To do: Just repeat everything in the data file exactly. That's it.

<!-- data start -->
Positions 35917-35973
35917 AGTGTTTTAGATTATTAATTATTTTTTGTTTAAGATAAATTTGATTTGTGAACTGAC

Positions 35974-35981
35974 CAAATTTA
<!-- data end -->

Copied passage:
Positions 35917-35973
35917 AGTGTTTTAGATTATTAATTATTTTTTGTTTAAGATAAATTTGATTTGTGAACTGAC

Positions 35974-35981
35974 CAAATTTA